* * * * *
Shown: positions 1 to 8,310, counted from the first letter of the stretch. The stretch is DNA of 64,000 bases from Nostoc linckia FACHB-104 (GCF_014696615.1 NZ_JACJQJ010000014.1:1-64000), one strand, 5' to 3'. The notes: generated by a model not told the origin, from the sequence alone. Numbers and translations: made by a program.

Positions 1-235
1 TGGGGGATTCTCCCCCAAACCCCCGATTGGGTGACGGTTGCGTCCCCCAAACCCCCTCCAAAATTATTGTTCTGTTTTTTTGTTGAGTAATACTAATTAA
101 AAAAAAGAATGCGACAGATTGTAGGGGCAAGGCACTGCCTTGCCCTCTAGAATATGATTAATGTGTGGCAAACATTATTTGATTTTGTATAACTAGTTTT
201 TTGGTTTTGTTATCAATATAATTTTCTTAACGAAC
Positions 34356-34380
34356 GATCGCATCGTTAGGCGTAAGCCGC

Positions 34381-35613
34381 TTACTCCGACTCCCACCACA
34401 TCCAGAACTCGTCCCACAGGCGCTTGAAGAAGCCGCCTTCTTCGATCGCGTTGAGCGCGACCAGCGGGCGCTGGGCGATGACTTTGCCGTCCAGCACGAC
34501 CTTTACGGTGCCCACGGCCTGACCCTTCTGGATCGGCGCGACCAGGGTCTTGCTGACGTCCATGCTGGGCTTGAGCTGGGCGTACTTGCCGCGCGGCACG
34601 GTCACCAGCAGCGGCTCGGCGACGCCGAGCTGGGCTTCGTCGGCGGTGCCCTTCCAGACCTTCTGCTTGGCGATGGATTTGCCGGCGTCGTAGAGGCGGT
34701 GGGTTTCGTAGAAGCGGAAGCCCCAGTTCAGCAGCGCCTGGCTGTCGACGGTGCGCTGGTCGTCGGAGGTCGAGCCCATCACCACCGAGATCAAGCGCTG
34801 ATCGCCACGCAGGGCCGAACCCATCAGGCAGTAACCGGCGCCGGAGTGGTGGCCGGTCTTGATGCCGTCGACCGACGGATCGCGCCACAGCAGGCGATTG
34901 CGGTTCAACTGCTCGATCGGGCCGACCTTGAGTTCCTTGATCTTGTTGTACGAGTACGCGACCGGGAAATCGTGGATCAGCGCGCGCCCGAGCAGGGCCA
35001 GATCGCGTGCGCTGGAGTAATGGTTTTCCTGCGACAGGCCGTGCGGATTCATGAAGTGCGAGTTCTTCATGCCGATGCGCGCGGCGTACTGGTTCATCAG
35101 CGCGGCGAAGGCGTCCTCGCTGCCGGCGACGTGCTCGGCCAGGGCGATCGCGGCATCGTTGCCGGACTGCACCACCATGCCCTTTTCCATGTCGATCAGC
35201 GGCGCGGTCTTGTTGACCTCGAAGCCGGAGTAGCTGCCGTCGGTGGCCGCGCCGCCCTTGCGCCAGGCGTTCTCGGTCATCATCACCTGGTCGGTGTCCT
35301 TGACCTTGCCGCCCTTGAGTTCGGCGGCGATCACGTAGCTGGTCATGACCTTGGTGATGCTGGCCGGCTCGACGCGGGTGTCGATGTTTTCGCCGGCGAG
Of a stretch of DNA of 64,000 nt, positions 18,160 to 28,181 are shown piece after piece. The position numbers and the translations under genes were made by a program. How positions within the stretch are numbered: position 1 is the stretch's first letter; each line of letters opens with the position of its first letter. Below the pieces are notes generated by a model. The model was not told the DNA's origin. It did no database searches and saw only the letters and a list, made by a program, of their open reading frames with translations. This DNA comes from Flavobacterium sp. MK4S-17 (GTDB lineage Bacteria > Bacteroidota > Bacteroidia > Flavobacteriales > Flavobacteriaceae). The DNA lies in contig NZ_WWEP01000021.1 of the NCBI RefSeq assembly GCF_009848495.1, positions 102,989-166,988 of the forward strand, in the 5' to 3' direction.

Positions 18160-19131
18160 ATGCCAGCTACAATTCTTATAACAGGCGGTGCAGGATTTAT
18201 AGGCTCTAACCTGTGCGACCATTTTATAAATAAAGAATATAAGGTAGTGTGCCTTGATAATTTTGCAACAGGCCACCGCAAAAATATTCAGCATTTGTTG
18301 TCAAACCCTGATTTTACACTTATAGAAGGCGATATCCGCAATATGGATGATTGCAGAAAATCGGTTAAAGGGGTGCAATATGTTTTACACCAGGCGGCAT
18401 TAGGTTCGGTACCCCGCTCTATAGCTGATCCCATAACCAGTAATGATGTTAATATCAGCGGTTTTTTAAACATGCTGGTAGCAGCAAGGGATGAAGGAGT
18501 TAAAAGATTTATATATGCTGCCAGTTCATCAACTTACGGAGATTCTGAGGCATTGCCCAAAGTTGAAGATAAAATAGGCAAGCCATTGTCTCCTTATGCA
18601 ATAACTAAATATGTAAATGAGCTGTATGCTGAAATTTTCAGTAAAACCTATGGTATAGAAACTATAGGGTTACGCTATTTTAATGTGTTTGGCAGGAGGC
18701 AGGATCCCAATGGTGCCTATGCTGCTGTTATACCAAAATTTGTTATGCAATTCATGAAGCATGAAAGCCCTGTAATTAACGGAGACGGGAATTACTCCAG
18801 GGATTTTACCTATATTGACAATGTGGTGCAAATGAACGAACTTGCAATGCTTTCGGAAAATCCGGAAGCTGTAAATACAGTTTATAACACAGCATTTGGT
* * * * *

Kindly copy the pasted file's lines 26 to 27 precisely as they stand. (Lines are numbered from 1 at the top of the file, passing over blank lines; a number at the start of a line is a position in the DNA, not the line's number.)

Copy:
18501 TAAAAGATTTATATATGCTGCCAGTTCATCAACTTACGGAGATTCTGAGGCATTGCCCAAAGTTGAAGATAAAATAGGCAAGCCATTGTCTCCTTATGCA
18601 ATAACTAAATATGTAAATGAGCTGTATGCTGAAATTTTCAGTAAAACCTATGGTATAGAAACTATAGGGTTACGCTATTTTAATGTGTTTGGCAGGAGGC